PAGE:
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Spring's Last Blast: 12-Foot Waves

South-facing beaches are expected to be hit today by swells generated in a South American storm.

June 20, 2006|Hemmy So | Times Staff Writer

Twelve-foot waves are expected to crash onto Southern California's south-facing beaches today as the first major swell of the summer season hits its peak, surf forecasters said.

"When it gets to 10 feet, that's what separates the men from the boys," said longtime bodysurfer Phil Castillo, 42, as he checked out the waves at the Wedge in Newport Beach.

The first hint of the swell began arriving Monday, generated by a massive storm off South America last week that produced hurricane-force winds and 50-foot waves.

"The storm is so strong, we know that, by the time the swell gets here, there will be fairly large, hazardous conditions," said Sean Collins, chief forecaster and founder of Surfline.com, based in Huntington Beach.

Lifeguards said they were worried about strong rip currents as well as periods of calm between wave sets that could draw weaker swimmers into harm's way.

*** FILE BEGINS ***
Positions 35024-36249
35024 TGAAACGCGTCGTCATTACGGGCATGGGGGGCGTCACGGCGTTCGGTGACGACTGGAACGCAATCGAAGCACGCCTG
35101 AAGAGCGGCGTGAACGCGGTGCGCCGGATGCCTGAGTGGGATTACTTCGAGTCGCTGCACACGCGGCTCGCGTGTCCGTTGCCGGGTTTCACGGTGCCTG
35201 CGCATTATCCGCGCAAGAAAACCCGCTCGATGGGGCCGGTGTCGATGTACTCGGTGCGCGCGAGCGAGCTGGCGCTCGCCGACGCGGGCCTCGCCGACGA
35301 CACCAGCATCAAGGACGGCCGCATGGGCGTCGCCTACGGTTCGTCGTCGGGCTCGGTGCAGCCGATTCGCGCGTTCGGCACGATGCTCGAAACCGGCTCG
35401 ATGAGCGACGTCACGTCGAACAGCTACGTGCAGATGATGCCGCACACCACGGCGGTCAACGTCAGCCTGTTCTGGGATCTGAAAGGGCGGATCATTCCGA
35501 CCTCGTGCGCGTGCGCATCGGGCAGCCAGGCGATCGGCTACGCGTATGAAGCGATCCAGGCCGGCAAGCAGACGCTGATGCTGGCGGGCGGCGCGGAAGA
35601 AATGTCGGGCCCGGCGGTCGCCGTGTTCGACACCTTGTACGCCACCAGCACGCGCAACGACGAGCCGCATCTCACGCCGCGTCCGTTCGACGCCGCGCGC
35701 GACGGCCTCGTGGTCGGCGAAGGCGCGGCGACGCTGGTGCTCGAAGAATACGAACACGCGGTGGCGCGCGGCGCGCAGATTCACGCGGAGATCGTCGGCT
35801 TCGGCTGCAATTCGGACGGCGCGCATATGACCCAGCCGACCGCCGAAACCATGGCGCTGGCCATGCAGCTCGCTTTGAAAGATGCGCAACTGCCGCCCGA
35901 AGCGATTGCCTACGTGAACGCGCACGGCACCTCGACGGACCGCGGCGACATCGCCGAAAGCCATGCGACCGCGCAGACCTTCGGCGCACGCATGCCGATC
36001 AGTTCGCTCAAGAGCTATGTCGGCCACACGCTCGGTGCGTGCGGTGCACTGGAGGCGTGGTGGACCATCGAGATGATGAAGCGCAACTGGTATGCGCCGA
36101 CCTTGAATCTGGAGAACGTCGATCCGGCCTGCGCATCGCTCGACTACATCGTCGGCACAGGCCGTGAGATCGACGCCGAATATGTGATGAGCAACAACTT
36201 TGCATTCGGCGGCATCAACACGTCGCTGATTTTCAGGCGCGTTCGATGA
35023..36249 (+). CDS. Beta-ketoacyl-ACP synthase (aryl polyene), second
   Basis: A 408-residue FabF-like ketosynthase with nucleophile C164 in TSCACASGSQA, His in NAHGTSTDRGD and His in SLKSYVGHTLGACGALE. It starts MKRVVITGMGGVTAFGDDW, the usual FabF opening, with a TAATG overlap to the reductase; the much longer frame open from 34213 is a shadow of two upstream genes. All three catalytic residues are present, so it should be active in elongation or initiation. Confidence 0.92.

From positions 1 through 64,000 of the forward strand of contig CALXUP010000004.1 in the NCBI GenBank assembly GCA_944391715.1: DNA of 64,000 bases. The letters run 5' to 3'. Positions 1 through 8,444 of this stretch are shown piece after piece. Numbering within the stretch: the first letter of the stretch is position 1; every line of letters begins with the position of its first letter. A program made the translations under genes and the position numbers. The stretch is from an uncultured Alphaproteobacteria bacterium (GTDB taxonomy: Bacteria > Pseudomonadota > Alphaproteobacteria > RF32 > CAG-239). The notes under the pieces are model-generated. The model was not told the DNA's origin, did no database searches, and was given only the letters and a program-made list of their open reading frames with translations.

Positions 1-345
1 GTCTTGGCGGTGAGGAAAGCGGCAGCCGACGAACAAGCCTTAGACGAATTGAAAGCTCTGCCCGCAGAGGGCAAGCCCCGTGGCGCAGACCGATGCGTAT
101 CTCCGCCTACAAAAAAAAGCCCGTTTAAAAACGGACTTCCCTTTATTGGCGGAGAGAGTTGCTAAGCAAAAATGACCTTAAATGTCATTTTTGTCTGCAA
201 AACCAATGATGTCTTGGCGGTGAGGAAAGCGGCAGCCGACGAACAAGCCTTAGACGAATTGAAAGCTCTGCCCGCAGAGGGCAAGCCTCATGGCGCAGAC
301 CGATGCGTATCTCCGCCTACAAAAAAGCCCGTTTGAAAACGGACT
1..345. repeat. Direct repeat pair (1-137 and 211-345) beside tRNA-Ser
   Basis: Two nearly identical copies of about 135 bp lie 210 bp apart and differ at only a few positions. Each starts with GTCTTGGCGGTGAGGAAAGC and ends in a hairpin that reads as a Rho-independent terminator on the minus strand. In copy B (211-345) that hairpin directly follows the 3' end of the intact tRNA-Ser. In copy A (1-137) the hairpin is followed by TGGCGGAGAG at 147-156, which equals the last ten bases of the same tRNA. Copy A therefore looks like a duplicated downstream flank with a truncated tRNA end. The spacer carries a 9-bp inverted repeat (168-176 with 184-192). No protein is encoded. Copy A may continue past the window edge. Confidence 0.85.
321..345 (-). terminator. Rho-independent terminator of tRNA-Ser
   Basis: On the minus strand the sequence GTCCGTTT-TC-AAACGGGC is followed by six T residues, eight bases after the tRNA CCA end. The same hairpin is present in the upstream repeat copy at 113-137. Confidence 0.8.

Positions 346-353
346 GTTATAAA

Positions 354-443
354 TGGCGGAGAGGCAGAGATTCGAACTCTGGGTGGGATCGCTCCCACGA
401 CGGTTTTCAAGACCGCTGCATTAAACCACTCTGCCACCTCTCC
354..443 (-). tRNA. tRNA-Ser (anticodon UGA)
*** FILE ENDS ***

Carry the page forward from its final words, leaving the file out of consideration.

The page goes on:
"During a lull, people go out, and the next thing you know, there are 12-foot sets out there," said Newport Beach lifeguard Tyson Beamer.

A Claremont High School student celebrating his graduation drowned June 12 after being caught in a rip current at Huntington State Beach.

Forecasters and lifeguards say a swell of this size hits only about two or three times each year.

With that in mind, Billy Brown of Newport Beach made a special trip from his usual hangout around 34th Street to the Wedge. He said he would be there today for the bigger waves.

"It should be fun because of the challenge, the adrenaline you get, the crowd here," Brown said.

Joey and Joan Valdivia, visiting from the San Joaquin Valley, also stopped by the Wedge and said they would return today.

"This is the hot spot to watch," Joann Valdivia said. "You don't get this in Fresno."

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